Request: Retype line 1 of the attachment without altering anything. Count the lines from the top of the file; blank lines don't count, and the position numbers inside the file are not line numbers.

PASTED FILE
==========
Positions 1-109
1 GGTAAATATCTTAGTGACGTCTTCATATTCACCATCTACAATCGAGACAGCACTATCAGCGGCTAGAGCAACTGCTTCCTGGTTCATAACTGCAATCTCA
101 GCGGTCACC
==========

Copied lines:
Positions 1-109